A Strong Offense
A Stronger Defense
Recently, a Missouri Court of Appeals found that a claim regarding the validity of a revocable grantor trust was time-barred, as the two-year statute of limitations to bring a claim contesting a trust’s validity had passed when the personal representative of an estate brought suit.
In Morris v. Trust Co. of the Ozarks, 2014 WL 947109, at *1 (Mo. Ct. App. Mar. 11, 2014), the Court found that Section 456.6-604 of the Missouri Uniform Trust Code barred a claim seeking to establish that the trust at issue had terminated as a matter of law at the grantor’s death. Section 456.6-604.1(1) states that “a person may commence a judicial proceeding to contest the validity of a trust that was revocable at the settlor’s death within. . . two years after the settlor’s death. . .”
A revocable trust, also known as a “living trust,” is a trust created during the settlor’s lifetime, with one or more beneficiary, where the settlor has reserved the right to amend or revoke the trust during his or her lifetime.
In Morris, William Groves and his wife, Kathryn, had a revocable grantor trust. When Ms. Groves died, her husband William became sole trustee. Following William’s death in June 2005, his son, Steven became sole trustee. However, Steven died 16 months later in October 2006, and Trust Company of the Ozarks (“Trust Company”), respondent, became successor trustee.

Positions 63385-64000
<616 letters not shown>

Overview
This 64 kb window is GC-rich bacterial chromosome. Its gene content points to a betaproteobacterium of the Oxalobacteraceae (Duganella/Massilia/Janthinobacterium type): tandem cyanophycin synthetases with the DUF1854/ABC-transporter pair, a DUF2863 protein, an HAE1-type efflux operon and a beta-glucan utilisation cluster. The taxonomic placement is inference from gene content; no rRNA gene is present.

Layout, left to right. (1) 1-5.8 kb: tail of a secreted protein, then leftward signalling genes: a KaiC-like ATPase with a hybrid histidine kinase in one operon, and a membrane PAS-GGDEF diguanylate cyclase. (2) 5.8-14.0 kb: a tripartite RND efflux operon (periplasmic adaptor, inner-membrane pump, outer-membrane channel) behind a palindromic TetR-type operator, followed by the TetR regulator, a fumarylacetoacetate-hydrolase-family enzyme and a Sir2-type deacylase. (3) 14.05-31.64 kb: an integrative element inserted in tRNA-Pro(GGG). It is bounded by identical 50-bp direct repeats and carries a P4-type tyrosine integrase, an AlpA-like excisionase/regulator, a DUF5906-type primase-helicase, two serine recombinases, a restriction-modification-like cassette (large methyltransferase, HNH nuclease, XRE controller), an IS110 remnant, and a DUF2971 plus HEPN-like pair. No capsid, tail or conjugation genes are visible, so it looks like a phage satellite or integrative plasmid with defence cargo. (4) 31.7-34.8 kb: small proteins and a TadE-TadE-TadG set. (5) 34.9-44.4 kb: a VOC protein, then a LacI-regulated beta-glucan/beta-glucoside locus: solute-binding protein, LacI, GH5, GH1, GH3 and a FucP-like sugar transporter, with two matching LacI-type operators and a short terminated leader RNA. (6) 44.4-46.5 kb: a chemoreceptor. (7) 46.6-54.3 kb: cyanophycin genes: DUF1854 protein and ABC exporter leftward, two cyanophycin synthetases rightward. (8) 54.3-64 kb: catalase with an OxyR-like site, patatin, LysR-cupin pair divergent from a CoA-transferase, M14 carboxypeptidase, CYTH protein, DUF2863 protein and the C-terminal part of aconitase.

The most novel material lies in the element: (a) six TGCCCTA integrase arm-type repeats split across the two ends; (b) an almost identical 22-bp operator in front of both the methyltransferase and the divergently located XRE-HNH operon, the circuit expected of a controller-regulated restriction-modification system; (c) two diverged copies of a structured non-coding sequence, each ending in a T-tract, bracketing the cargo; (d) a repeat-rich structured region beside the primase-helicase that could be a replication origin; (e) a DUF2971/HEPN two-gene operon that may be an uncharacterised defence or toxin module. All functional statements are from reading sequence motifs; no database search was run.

Deborah Morris, appellant, was appointed as personal representative of son Steven Groves’ probate estate, and filed a petition to discover assets held by the Trust Company in October 2008. She argued that the trust, notwithstanding contrary provisions within the instrument, terminated at Williams’ death more than three years before she filed the suit. In a bench trial, the court ruled against appellant without addressing respondent’s statute of limitations defense.
In affirming judgment, the Court of Appeals held that Deborah Morris was essentially contesting the validity of the trust, notwithstanding the language in her pleadings that sought to establish that the trust had terminated as a matter of law under the doctrines of merger and passive trust/statute of uses. See 2014 WL 947109 at *1. In reviewing the record, the Court is entitled to affirm a judgment on “any basis supported by the record.” See Howard Constr. Co. v. Bentley Trucking, Inc., 186 S.W.3d 837, 844 (Mo. App. 2006). The Court found that to charge failure by operation of law via a lawsuit is to contest the validity of the trust. Pursuant to § 456.6-604, Ms. Morris’ claims were time-barred as she had waited longer than two years to file her petition, and the Court affirmed the trial court’s ruling denying Deborah Morris any relief on the merits.